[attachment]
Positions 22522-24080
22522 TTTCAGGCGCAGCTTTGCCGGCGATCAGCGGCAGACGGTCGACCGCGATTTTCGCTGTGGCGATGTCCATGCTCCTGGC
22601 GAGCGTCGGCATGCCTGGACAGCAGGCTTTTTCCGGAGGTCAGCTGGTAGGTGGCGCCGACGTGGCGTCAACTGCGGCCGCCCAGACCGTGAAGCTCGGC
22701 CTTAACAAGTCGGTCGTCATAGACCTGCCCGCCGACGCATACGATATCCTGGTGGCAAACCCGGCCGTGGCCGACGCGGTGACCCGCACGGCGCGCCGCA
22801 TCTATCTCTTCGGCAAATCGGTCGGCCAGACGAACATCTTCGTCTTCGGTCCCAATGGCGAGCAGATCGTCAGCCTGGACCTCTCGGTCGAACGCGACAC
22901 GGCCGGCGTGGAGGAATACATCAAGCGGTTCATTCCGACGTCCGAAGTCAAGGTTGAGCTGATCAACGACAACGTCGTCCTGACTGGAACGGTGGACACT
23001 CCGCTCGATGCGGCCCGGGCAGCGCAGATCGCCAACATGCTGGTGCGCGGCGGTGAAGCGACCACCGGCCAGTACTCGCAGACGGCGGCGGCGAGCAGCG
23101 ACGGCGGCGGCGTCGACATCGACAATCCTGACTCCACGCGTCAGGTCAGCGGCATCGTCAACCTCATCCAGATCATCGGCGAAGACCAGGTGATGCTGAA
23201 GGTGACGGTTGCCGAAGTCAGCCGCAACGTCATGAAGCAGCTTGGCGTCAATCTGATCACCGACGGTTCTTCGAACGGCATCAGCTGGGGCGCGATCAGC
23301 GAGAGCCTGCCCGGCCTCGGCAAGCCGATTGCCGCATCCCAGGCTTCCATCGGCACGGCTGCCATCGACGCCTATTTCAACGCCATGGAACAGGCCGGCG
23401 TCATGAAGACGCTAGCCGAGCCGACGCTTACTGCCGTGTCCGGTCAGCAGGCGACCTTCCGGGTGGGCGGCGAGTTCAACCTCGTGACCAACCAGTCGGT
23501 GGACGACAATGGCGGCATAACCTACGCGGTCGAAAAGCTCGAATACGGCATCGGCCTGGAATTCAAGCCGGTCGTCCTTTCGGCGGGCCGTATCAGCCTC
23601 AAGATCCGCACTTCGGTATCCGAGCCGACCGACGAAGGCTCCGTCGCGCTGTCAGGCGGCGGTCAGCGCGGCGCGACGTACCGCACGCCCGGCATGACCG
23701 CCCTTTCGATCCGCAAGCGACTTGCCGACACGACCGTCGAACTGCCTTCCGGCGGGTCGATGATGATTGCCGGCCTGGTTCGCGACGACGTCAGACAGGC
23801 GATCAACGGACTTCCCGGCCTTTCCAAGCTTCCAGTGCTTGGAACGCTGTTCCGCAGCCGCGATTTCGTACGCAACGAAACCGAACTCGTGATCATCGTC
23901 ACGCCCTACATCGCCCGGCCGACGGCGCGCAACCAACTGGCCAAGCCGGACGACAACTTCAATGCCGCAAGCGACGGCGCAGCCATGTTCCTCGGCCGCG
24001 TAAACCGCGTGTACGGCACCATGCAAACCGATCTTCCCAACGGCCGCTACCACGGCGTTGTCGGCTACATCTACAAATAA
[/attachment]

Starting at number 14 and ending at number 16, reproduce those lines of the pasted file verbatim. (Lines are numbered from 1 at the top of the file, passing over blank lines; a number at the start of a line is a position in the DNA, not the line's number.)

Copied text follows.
23701 CCCTTTCGATCCGCAAGCGACTTGCCGACACGACCGTCGAACTGCCTTCCGGCGGGTCGATGATGATTGCCGGCCTGGTTCGCGACGACGTCAGACAGGC
23801 GATCAACGGACTTCCCGGCCTTTCCAAGCTTCCAGTGCTTGGAACGCTGTTCCGCAGCCGCGATTTCGTACGCAACGAAACCGAACTCGTGATCATCGTC
23901 ACGCCCTACATCGCCCGGCCGACGGCGCGCAACCAACTGGCCAAGCCGGACGACAACTTCAATGCCGCAAGCGACGGCGCAGCCATGTTCCTCGGCCGCG